By Kate Snyder
California’s retail market has in recent years contended with the effects of the pandemic as well as changes and new trends in the industry. Still, property owners continue to test the strength in the market by placing retail assets up for sale. A retail property in Fremont has been listed on the market with an asking price of $27 million, or approximately $605 per square foot, according to a property listing from CBRE. The property consists of a 45,000 square foot building that is currently home to 24 Hour Fitness, which has a lease on the location through 2038.
The property owner is Cojama Capital Management, an entity associated with Lafayette-based Jason Andrew Hammesman. Property records show the firm has owned the site since 2013. CBRE’s Jay Gomez and Arthur Flores, both senior vice presidents at the firm, have the listing.
The property is located at 4500 Auto Mall Parkway and sits on 2.6 acres, according to the listing. It was built in 2001 and is centrally located in Fremont with access to Oakland and the East Bay as well as San Jose and the South Bay via Interstate 880. The site also has access to the Central Silicon Valley via the CA-84 Dumbarton Bridge.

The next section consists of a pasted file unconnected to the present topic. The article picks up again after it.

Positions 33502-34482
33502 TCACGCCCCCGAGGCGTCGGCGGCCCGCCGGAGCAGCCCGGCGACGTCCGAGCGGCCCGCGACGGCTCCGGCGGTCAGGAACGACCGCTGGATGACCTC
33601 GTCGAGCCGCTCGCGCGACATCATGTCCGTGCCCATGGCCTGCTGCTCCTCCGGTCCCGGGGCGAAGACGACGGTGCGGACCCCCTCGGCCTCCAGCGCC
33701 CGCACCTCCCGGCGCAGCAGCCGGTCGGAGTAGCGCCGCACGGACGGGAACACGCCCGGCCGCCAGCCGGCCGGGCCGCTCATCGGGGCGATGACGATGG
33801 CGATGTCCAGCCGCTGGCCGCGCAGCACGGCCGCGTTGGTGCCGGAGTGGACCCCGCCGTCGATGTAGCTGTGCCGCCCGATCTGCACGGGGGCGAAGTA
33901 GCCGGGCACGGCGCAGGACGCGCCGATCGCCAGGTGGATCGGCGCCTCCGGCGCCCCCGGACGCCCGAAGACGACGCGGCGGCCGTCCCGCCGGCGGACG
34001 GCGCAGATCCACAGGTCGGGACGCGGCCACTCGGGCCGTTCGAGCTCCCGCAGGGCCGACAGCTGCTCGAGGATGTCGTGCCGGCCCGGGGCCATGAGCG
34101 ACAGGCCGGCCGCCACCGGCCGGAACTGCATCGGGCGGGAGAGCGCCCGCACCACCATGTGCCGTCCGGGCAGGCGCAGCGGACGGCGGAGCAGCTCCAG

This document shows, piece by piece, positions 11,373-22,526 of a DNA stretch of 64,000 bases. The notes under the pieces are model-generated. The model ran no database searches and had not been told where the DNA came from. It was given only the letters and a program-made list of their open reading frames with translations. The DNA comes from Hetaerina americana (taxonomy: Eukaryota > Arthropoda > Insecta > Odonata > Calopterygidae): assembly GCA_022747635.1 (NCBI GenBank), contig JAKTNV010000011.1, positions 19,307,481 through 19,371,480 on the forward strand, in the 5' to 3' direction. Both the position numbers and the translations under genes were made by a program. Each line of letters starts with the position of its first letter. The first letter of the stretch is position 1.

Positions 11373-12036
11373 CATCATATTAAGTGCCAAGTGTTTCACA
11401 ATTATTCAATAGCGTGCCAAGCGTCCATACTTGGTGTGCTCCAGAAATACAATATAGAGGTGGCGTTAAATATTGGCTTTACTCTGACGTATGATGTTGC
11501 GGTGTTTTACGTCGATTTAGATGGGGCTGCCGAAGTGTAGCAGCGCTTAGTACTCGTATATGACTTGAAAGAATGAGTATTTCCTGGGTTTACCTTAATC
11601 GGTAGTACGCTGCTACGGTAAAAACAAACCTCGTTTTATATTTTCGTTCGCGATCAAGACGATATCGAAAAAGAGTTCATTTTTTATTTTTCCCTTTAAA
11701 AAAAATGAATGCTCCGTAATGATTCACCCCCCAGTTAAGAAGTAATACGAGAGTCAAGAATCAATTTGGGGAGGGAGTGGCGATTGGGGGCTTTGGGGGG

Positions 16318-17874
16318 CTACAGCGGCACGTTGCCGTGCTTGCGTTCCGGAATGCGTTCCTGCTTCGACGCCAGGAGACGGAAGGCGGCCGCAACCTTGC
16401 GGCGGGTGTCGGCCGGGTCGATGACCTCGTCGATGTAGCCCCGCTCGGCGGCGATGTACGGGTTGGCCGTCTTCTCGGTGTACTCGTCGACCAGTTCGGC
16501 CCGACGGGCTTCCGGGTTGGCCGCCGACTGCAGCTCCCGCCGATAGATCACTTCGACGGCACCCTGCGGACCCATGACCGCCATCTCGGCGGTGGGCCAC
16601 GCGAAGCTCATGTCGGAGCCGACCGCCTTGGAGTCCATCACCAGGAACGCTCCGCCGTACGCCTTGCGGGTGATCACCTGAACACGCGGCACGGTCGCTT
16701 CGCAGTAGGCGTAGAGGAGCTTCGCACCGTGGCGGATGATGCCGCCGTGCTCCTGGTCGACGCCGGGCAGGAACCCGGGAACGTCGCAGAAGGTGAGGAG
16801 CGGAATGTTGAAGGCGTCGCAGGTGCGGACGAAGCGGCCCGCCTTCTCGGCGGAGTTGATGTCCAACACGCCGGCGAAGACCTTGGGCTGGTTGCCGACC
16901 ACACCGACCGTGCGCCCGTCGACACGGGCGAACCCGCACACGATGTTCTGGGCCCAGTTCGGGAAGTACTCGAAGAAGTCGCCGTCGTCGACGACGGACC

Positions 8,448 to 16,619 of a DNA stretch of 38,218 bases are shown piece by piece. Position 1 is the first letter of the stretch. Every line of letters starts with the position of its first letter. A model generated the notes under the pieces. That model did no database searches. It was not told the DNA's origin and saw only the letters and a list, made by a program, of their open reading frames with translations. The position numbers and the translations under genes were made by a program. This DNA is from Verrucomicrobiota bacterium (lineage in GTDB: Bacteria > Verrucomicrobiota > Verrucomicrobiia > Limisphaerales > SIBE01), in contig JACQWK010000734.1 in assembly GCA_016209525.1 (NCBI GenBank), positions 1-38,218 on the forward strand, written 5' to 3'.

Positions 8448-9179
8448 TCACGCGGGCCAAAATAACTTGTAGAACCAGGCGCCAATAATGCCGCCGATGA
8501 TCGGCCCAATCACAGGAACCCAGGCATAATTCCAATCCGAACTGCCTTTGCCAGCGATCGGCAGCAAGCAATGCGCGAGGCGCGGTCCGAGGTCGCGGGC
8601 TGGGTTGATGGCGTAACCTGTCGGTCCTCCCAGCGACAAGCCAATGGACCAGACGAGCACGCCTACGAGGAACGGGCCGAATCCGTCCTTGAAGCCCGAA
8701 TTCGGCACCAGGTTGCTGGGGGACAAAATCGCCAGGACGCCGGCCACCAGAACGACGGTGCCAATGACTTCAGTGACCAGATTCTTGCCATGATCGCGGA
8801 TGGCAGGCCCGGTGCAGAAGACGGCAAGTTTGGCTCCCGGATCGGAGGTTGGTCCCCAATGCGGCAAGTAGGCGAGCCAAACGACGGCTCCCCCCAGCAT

With the changes that the retail market has gone through during and since the COVID-19 pandemic, some experts are predicting that this year will be more of a return to normal. El Warner, executive vice chair at Colliers’ Irvine office, recently discussed with The Registry the outlook on the retail market in California, and he emphasized his belief in the resilience of the retail market as well as the strength of the industry’s fundamentals.
According to CBRE’s San Francisco Bay Area Shopping Centers Figures Q4 2022 the Bay Area’s retail shopping center market exhibited some stability in 2022. The market vacancy rate has hovered in the low 5 percent range since mid-2021, and net absorption ended the quarter in positive territory at 256,842 square feet. Construction activity picked up slightly in the second half of 2022 but remained low by historical standards as developers continue to face record-high development costs and supply chain bottlenecks. Overall since the beginning of the pandemic, the Bay Area shopping center market has lost roughly 30,000 square feet of occupancy.